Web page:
With the regular season ending today, there's only one task remaining before the postseason begins and we see endless promos for the same bad television shows.
Choosing league awards.
A few are clear-cut, but some - the National League Cy Young Award race, specifically - are befuddling this year.
My philosophy is always the same. I select whomever has had the best overall year; I'll throw defense in if it's applicable. If it comes down to a virtual tie, then I look at what a player meant to his team and what the team did in the standings.
It's not a scientific method, and I go as much with my eyes and ears as I do with statistical analysis.
For those stataholics out there who gasped when reading the above, don't worry. The Baltimore Sun prohibits its sportswriters from voting on postseason awards, so I won't be messing up the final tally. This is for amusement only.
American League Cy Young Award
Cliff Lee, LHP, Cleveland Indians
This is about as no-contest as it gets. The Toronto Blue Jays' Roy Halladay has been superb. And Los Angeles Angels closer Francisco Rodriguez set the major league record for saves. But Lee, the AL's All-Star Game starter, has been dominant all season. His 22-3 record for a mediocre club is phenomenal, and his 2.54 ERA is best among AL qualifiers.
Dustin Pedroia, 2B, Boston Red Sox
It's a pretty good race, with Pedroia edging the Minnesota Twins' duo of Joe Mauer and Justin Morneau and injured Chicago White Sox outfielder Carlos Quentin. Pedroia has the numbers needed for MVP, and he was as important to his team's playoff run as any AL player. He batted leadoff but had to move to cleanup at times and handled it adeptly. He's an excellent defender and base runner. The AL hasn't had a second baseman win the award since Chicago's Nellie Fox in 1959. That should change this year.
AL Rookie of the Year
Evan Longoria, 3B, Tampa Bay Rays
Chicago's Alexei Ramirez had a great season and would be a leading candidate in most years. But Longoria is one of those rare talents we see only every few seasons. He leads all AL rookies in homers and RBIs despite starting the season in the minors and missing a month with a fractured wrist. He's already among the league's best defensive third basemen.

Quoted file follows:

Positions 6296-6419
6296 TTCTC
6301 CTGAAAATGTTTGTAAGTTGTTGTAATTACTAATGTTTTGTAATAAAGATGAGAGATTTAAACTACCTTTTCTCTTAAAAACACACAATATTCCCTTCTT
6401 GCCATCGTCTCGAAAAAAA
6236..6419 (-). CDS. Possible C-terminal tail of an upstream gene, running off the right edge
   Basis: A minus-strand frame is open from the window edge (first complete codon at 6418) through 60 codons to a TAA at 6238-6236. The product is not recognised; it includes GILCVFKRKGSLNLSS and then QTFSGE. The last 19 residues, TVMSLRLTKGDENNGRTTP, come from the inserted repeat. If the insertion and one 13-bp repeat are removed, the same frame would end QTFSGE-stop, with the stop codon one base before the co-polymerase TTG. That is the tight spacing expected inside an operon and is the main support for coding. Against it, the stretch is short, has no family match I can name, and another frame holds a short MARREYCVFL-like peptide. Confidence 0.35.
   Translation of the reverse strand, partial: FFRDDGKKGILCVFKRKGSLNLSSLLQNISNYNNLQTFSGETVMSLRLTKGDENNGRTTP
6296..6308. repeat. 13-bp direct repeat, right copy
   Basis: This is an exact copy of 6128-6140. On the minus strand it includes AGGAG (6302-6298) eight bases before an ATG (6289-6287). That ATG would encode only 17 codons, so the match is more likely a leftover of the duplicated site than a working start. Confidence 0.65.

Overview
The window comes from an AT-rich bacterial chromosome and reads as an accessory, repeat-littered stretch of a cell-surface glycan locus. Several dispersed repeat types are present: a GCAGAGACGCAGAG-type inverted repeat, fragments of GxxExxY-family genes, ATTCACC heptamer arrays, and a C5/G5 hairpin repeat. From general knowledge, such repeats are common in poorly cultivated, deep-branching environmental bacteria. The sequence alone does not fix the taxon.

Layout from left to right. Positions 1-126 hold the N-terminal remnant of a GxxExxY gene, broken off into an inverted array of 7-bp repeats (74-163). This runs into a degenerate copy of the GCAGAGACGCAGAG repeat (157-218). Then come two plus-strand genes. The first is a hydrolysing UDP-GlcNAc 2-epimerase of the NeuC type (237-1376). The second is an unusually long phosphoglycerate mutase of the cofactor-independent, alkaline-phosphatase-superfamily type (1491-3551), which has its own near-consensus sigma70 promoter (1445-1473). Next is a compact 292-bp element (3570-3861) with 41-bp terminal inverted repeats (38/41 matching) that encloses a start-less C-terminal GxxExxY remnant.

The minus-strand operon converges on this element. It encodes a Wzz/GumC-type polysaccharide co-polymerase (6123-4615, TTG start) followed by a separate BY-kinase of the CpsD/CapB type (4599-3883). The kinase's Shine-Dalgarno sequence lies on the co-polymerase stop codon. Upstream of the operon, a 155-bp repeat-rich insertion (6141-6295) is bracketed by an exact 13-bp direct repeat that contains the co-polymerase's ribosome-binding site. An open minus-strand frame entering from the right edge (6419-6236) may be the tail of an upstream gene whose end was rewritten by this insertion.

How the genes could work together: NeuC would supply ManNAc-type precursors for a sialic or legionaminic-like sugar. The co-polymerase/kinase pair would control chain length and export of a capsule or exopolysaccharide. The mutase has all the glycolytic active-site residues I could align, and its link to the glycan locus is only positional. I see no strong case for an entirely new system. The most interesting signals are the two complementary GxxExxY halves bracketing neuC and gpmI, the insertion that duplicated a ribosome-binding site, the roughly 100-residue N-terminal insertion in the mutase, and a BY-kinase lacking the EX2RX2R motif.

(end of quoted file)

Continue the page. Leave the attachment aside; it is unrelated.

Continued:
AL Manager of the Year
Joe Maddon, Tampa Bay
It's difficult not to pull for a guy like Maddon, a career baseball man with a great sense of humor (he's a huge fan of the sitcom The Office) and the perfect temperament for a young club like the Rays. Orioles manager Dave Trembley always talks about respecting the game and the people in it, and no one illustrates that better than Maddon, whose even hand led the Rays to a worst-to-first season.
National League Cy Young
Tim Lincecum, RHP, San Francisco Giants
This one is excruciating, and I'm still not sure it's right. The Arizona Diamondbacks' Brandon Webb was the first half's best pitcher, and the New York Mets' Johan Santana has been the most clutch for a contender down the stretch. But Lincecum has been the steadiest throughout. The three could share a part of the pitching Triple Crown. No matter how much stataholics devalue the win, it still means something in my book, so it's tough to ignore Webb. But I am putting him second, and Lincecum, the Giants' 22-year-old right-hander with the funky delivery, first.
Albert Pujols, 1B, St. Louis Cardinals
I am a big believer in power production, and the Philadelphia Phillies' Ryan Howard leads the world in homers and RBIs. But his low batting average and on-base percentage are not acceptable for an MVP. Not when New York third baseman David Wright and Pujols have impressive power numbers and get on base continually. Pujols missed two weeks because of a calf injury and has been playing hurt all year, but he's among the league leaders in nearly every offensive category and he carried a surprising Cardinals team for several months.
NL Rookie of the Year
Geovany Soto, C, Chicago Cubs
In April, there was the belief that this would be a two-man race between Soto and Cincinnati Reds outfielder Jay Bruce. But another young Reds player, first baseman Joey Votto, has made this almost a dead heat. Soto and Votto have nearly identical numbers in many offensive categories. You couldn't go wrong with either. But Soto wins the tiebreakers. He plays a tougher defensive position and has contributed to a contender.
NL Manager of the Year
Lou Piniella, Chicago
Sure, the Cubs were supposed to win the NL Central with their hefty payroll, aggressive general manager and star-studded roster. But it's not that simple. Ask the New York Yankees. Piniella is a master at refocusing his players whenever they waver. And the Cubs stayed focused all season. Piniella deserves his third manager's award, his first in the NL. He beats out another great skipper, the Los Angeles Dodgers' Joe Torre.